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Independence warehouse workers file suit against Bob Dean over unpaid 'hurricane pay'

The five named plaintiffs in the case were all employees of South Lafourche Nursing & Rehab. All say they were promised an increased "hurricane pay."

NEW ORLEANS — A new class-action lawsuit has been filed against Bob Dean over his decision to evacuate hundreds of nursing home residents to a warehouse in Tangipahoa Parish ahead of Hurricane Ida; this time, the lawsuit is not from the residents who survived in that flooded building or the families of those who did not, but from employees who say they weren't paid for the round-the-clock care they gave. 

The suit, filed in Jefferson Parish on behalf of five employees, names Dean and the seven nursing homes that evacuated to a warehouse in Independence, La. as defendants. 

The five named plaintiffs in the case were all employees of South Lafourche Nursing & Rehab. All say they were promised an increased "hurricane pay" for working at the evacuation site. 

At the warehouse, conditions quickly spiraled, with residents reporting parts of the building flooded, naked residents pushed close together on mattresses laid on the floor, and putrid conditions from unmanaged human waste. 

Residents and workers described a nightmarish five days where staff members were greatly outnumbered by the 843 nursing home residents who needed care. 

"Defendants did not employ sufficient nursing staff to care for the 843 nursing home residents that were evacuated to the warehouse," the lawsuit reads.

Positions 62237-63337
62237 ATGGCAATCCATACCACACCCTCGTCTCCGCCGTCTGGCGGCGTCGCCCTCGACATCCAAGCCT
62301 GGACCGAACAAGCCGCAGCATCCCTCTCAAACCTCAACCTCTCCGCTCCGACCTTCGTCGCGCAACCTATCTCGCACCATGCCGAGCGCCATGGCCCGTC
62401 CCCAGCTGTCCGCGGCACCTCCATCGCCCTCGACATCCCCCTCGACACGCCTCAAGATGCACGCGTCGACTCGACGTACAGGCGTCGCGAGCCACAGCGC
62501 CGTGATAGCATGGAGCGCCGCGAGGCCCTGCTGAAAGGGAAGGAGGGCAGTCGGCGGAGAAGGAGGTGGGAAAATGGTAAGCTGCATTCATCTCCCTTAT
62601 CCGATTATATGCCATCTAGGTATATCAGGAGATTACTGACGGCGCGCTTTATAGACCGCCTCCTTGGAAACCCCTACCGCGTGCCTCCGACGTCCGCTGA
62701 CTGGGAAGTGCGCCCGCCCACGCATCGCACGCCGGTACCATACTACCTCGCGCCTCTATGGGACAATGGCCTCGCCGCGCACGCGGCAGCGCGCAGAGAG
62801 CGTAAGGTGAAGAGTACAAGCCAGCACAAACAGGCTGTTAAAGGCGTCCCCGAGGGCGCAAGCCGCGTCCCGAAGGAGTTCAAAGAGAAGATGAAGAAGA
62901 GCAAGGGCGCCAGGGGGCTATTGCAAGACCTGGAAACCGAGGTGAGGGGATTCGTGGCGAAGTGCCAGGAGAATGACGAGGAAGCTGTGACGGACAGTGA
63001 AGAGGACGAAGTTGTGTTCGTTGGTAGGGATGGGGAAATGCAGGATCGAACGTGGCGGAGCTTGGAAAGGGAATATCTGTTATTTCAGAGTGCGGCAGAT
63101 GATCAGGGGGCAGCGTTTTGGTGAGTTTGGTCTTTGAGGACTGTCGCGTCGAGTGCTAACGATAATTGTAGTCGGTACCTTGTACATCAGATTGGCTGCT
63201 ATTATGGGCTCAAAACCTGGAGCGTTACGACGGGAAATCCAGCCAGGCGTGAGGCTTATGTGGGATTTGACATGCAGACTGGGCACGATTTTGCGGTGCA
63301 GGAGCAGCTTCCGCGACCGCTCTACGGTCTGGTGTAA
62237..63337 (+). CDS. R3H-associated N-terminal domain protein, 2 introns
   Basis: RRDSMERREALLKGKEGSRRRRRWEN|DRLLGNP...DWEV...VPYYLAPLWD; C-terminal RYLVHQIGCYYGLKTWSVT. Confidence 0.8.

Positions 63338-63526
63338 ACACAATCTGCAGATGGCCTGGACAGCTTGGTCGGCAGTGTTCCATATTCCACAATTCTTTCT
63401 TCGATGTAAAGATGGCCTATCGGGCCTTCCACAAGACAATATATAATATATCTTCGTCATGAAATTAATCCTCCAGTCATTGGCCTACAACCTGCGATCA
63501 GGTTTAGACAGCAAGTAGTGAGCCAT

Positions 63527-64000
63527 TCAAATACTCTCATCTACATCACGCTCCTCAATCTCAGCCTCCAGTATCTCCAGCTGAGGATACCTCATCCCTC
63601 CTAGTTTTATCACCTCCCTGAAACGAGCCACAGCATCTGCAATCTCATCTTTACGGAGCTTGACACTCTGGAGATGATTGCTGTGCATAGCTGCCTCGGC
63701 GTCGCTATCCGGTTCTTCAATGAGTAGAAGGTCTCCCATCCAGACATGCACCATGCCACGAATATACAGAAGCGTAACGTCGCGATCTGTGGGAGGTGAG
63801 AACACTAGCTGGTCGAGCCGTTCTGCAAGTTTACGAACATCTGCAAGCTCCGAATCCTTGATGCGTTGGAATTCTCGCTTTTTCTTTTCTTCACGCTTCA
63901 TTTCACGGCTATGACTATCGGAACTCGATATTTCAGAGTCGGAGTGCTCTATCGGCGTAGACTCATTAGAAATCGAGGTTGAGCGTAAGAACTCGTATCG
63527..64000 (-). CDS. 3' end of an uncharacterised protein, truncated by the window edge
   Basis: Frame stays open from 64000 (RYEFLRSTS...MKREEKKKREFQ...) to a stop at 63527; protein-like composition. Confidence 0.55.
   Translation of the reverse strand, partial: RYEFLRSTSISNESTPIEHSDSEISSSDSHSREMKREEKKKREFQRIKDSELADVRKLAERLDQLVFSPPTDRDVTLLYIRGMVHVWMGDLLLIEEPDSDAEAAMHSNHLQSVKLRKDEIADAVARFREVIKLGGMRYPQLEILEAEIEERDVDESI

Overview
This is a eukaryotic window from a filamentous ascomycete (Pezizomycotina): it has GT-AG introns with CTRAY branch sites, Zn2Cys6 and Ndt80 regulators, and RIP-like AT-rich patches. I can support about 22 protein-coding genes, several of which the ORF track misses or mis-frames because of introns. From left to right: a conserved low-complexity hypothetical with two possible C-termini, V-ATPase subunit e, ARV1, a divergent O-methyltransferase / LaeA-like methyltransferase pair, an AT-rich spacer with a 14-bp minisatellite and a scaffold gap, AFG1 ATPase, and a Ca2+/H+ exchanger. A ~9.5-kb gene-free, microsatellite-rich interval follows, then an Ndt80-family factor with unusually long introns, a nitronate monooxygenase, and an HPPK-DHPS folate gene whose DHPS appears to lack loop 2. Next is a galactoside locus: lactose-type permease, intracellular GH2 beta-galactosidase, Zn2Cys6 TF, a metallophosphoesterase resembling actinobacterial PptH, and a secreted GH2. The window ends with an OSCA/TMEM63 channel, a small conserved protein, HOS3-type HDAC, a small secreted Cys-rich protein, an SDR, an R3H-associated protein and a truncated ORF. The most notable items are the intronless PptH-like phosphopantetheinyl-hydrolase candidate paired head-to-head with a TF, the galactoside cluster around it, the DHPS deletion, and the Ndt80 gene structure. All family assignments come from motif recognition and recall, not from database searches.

State records and interviews with those who were there show many of the residents were immobile on their mattresses and were allowed to sit in their own waste after defecting because there was nobody who could clean them up or take them to one of the few restrooms available in the facility. 

Before the storm hit, the lawsuit claims, on Aug. 21, staff members received an email about hurricane pay rates, which ranged from $750 to $3,000 per day.

Janice Verdin, one of the plaintiffs in the case, said as a manager-level employee who was required to be at the warehouse, she worked nearly 100 hours over the course of five days, from Aug. 27 to Sept. 2. 

"During the Hurricane Pay Period, Janice Verdin worked virtually around the clock, totaling .... 96 hours of work," according to the lawsuit. 

As a licensed practical nurse, she said her expected rate was $2,250 per day, plus unspecified overtime pay. 

At that rate, for five days of work, she should have received somewhere around $11,250 for the time spent at the warehouse. 

On Sept. 15, the lawsuit claims she got a check for $3,770.32.

"Ms. Verdin received a check stub from .... (her employer) for the pay period of August 16, 2021 through August 31, 2021, which amounted to a net pay of $3,770.32," the lawsuit claims.

Other employees reported similar claims, according to the lawsuit filed on their behalf. 

"They worked excessively long hours and were not paid in full for the work they performed," the lawsuit reads. 

This is the 12th lawsuit filed in connection with the warehouse evacuation. Most of those have been class-action suits on behalf of residents who were placed there, but at least two wrongful death suits have been filed for residents who died at the facility. 

John McLindon, who is representing Dean in several of the other lawsuits against him, said he hadn't heard about the new lawsuit before a WWL-TV reporter informed him of its existence. 

It's unclear if McLindon will represent Dean in the employee pay lawsuit. 

McLindon said he was surprised by the lawsuit because "they were paid." 

"Bob Dean and his staff were on that," he said. 

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